in Hallowell will host Sunday and Monday night concerts by John Gorka.
He began his career in the late 70s and released his first album "I
Know," on Red House Records in 1987. He moved to Windham Hill's High
Street imprint label in 1989 and released five albums during the next
seven years. In 1998, he returned to Red House and recently released
his 11th studio album, and a trio format with singer-songwriters Lucy
Kaplanski and Eliza Gilkyson called "Red Horse." Ever since he started
he's been coming to our state fairly regularly. An interview was arranged
that reached him at his St. Paul, Minn., home.
How are things going?
Gorka: They're all right -- things are very good.
Now, you've done two nights in a row at Slates before, haven't you?
Gorka: Yes ... I've done it once or twice. No more than twice
-- but maybe it was one time.
At least you know what to expect when you get there.
Gorka: Yeah, it's a great place with great people and great food,
so it's easy to go back.
Your manager told me that you had a couple of projects cooking on the
back burners. Could we talk about those?
Gorka: Oh, yes, I've got projects to work on. There's a Red Horse
one that's in the works that will probably be the first thing. Then
I have my own project that I have to get going. So, yeah, it's fun --
I've got a bunch of songs picked out for the Red Horse, now it's just
a matter of learning them -- and then recording them.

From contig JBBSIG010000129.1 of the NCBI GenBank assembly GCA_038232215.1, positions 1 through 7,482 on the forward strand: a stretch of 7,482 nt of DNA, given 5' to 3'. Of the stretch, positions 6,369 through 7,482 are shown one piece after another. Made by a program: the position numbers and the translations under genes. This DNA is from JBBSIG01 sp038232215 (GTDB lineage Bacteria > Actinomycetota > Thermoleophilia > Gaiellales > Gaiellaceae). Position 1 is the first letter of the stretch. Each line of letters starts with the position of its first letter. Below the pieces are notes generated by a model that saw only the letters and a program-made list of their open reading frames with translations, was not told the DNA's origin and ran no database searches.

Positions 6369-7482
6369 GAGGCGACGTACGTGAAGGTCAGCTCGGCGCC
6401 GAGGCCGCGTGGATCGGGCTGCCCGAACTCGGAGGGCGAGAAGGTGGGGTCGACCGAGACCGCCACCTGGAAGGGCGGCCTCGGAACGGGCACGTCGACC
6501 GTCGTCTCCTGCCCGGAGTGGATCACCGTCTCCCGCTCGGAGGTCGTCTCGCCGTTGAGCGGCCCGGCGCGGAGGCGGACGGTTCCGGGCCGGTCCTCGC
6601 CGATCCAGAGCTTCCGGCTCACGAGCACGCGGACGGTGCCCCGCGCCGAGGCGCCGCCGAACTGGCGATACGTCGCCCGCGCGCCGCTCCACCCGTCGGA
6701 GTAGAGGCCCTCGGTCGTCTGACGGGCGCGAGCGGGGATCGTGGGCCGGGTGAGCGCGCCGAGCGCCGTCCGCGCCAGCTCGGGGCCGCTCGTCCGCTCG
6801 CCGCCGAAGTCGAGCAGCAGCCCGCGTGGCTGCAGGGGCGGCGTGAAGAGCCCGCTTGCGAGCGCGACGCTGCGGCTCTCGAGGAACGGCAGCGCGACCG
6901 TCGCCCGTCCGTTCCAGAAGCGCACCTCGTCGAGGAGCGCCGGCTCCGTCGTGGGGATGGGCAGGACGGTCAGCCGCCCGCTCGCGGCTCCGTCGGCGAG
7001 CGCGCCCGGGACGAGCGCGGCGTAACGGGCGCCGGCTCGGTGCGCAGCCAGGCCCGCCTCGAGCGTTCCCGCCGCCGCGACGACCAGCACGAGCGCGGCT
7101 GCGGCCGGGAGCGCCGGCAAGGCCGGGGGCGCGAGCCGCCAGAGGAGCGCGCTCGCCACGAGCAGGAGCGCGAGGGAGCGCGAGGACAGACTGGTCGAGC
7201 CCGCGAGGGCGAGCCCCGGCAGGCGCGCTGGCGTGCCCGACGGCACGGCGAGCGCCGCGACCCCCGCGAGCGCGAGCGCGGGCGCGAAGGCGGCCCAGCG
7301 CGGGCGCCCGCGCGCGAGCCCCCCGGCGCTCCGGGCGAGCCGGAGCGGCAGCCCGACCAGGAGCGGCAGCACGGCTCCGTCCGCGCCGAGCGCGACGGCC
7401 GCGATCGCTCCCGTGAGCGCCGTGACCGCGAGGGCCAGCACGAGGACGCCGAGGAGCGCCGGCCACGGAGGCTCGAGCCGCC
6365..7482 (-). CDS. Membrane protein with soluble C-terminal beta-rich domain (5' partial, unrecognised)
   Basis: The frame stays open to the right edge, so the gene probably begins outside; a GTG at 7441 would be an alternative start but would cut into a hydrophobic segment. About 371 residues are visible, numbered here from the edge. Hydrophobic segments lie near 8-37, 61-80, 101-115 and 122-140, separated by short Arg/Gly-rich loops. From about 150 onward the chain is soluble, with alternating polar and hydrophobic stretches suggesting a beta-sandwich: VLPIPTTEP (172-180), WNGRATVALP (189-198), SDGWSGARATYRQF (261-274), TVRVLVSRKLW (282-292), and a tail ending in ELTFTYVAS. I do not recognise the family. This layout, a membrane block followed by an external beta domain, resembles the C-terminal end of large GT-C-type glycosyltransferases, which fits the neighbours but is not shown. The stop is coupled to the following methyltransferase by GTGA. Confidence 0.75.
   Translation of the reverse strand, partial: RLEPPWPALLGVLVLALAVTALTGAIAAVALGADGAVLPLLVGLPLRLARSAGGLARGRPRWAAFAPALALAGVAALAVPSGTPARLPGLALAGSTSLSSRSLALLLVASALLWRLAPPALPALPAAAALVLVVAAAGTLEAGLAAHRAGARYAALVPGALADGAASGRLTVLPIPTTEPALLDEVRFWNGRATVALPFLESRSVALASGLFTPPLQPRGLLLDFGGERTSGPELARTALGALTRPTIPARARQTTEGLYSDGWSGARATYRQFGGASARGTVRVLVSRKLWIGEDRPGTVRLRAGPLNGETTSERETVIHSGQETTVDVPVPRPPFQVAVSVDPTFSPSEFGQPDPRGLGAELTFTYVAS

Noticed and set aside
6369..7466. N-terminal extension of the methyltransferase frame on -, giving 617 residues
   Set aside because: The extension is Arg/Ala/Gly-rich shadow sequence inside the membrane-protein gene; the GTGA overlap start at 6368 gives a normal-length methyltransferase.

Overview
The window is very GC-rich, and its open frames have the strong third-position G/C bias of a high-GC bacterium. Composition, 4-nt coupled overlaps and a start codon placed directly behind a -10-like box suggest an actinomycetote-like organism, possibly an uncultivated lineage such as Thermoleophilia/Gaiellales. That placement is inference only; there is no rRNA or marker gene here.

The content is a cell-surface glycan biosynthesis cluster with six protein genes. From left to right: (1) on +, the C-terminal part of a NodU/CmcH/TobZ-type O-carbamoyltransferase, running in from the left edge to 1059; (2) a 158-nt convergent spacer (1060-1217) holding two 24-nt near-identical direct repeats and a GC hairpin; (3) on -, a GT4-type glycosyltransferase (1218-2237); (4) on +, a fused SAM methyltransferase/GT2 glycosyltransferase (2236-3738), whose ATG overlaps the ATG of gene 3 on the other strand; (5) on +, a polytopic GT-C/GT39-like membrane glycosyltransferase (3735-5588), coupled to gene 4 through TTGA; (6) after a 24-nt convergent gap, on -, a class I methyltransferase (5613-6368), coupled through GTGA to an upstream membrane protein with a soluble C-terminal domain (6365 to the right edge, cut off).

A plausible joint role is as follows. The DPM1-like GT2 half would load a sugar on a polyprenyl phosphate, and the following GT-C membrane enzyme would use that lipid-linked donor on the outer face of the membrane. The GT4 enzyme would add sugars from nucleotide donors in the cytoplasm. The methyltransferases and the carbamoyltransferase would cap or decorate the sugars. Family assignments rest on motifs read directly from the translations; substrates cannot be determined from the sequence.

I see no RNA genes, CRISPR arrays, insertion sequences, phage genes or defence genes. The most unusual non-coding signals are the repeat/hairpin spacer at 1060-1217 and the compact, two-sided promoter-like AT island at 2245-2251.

Now Red Horse is that the trio you have with Lucy Kaplanski and Eliza
Gorka: That's right ... and this is our second album. It continues
to be fun and it works well personally, musically our voices go together
well so it's very, very fun. Now prior to the first project we had never
sung together before -- all three of us. I had sung with Lucy since
forever and done stuff with Eliza, and Eliza sang with Lucy one time,
but the three of us had never sung together, so it's really fun that
it worked out.
Do you do much touring as a trio?
Gorka: Yeah, we did a lot of shows together last year -- we did
a ton of shows all over the U.S. and some in Canada. It was fun and
we got to play at some new places, new towns, new venues. It was a great
thing to do.
What about your solo stuff?
Gorka: Well, I've got a whole bunch of songs ready to go. I think that
being with Red Horse -- just traveling with that kind of company and
the conversations and ideas kind of floating around has brought in a
lot of songs for me personally.
When will that album of solo work come out, do you know?
Gorka: Sometime next year -- probably summer of next year because
I probably won't get a chance to work on it until September. I should
have some time then. I have more than enough songs for that.
Will the folks at Slates get a chance to hear some of that material?
Gorka: Probably not -- I don't know it well enough yet.
Oh, and when will the new Red Horse CD come out? About the same time
as your solo album?
Gorka: No, that will be out probably at the end of February or
March of next year. The first one came out in July of 2010. It got us
some nice attention allowing us to continue the fun. That was the idea
behind the record -- to give us a reason to hang out together. We couldn't
have predicted that it was going to be a good business move.
Is there anything you'd like me to pass on to the readers of this article
about your upcoming shows?
Gorka: Well, I always look forward to coming to Maine. It's always
something special, and I'm glad that people always keep coming out to
the shows. Oh, I'm also playing something new at the live shows. I've
been bringing along this little electric guitar with me, doing a few
songs on that ... it's a tiny thing called a G-Sharp guitar and it's
opened up a kind of new world for me. It's fun ... it's a nice surprise
to be plugged in.
has spent more than four decades writing about good music and the people
who make it. He can be reached at firstname.lastname@example.org.